It was recently shown that finding a compactly supported vector that solves the 1D Fourier phase retrieval problem in the least-squares sense can be computed in polynomial-time, although the solution is not unique. To resolve identifiability, we previously proposed adding a Kronecker delta reference with sufficiently large intensity to the signal before measuring its Fourier magnitude. In practice, however, it is difficult to add a reference that is both strong enough to meet the intensity requirement, and narrow enough to be considered a Kronecker delta after sampling. In this paper we propose a physically more accessible approach to correctly recover a signal from Fourier magnitude measurements, assuming we can 1) generate a reference that is conjugate symmetric (no specific requirement on the power), and 2) measure the Fourier intensity of both the desired signal alone and the signal plus the reference. Numerical simulations showcase the effectiveness of the proposed method in exact signal recovery, as well as noise robustness for certain choices of the references, which cannot be achieved by other methods under the same measuring settings.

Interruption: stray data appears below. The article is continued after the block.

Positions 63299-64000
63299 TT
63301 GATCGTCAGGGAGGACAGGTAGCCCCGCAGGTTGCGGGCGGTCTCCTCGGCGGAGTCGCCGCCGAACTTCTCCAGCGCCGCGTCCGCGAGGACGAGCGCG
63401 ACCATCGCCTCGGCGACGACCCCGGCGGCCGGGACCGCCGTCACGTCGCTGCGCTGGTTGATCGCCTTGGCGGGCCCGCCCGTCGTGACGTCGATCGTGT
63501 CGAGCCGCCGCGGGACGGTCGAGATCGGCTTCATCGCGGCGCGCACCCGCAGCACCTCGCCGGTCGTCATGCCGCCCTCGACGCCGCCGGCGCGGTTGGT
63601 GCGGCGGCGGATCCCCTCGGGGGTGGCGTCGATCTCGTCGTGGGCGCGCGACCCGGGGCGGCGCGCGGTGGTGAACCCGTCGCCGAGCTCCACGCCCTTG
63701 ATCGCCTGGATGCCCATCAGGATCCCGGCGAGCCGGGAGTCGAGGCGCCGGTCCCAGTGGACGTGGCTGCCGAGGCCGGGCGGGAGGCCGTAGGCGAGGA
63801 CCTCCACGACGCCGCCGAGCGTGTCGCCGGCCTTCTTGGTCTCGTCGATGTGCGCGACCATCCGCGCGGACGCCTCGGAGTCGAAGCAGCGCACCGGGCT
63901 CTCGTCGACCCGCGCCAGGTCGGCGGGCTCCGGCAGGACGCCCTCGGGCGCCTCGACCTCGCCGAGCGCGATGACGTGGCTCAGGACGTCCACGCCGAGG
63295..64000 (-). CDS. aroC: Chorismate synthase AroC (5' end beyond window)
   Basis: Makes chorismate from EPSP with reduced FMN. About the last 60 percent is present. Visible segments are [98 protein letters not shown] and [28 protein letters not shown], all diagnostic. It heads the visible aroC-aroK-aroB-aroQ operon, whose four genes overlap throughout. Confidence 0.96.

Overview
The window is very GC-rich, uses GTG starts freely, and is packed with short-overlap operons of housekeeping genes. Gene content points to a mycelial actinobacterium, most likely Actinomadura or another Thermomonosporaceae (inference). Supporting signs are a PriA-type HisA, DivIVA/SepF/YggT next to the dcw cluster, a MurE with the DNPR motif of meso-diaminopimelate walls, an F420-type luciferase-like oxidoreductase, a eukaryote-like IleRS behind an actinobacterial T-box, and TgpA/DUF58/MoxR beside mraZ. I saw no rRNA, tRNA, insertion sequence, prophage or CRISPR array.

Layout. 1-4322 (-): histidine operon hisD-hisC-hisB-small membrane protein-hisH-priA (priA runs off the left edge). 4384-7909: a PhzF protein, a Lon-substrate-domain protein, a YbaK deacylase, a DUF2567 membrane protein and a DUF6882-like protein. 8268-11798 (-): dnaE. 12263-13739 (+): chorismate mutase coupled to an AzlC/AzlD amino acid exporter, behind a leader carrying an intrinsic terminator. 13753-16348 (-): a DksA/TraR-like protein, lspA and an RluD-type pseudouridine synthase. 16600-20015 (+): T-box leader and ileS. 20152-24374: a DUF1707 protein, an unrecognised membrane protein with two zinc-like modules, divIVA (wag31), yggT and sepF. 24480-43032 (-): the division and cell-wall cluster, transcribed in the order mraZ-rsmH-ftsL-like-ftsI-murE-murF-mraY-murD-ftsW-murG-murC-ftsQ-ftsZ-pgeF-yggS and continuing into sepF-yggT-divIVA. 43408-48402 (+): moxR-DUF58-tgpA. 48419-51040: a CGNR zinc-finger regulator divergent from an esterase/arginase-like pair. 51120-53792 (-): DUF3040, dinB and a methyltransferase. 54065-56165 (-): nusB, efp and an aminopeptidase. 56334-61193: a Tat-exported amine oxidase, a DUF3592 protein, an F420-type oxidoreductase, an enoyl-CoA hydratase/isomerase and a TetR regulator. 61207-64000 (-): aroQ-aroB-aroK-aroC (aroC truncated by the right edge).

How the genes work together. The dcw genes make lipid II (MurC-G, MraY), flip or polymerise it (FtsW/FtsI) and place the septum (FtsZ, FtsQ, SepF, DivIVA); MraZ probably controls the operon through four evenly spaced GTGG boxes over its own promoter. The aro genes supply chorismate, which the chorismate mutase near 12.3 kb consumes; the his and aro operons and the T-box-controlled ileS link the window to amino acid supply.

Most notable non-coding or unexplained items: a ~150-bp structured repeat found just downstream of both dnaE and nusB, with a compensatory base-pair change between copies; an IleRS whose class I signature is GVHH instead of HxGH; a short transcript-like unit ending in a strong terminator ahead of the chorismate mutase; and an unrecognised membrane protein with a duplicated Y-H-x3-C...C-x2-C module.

|Original language||English (US)|
|Title of host publication||2017 12th International Conference on Sampling Theory and Applications, SampTA 2017|
|Editors||Gholamreza Anbarjafari, Andi Kivinukk, Gert Tamberg|
|Publisher||Institute of Electrical and Electronics Engineers Inc.|
|Number of pages||5|
|State||Published - Sep 1 2017|
|Event||12th International Conference on Sampling Theory and Applications, SampTA 2017 - Tallinn, Estonia|
Duration: Jul 3 2017 → Jul 7 2017
|Name||2017 12th International Conference on Sampling Theory and Applications, SampTA 2017|
|Other||12th International Conference on Sampling Theory and Applications, SampTA 2017|
|Period||7/3/17 → 7/7/17|
Bibliographical noteFunding Information:
The work of K. Huang was supported in part by NSF IIS-1247632. The work of Y. C. Eldar was supported in part by the European Unions Horizon 2020 Research and Innovation Program through the ERC-BNYQ Project, and in part by the Israel Science Foundation under Grant 335/14.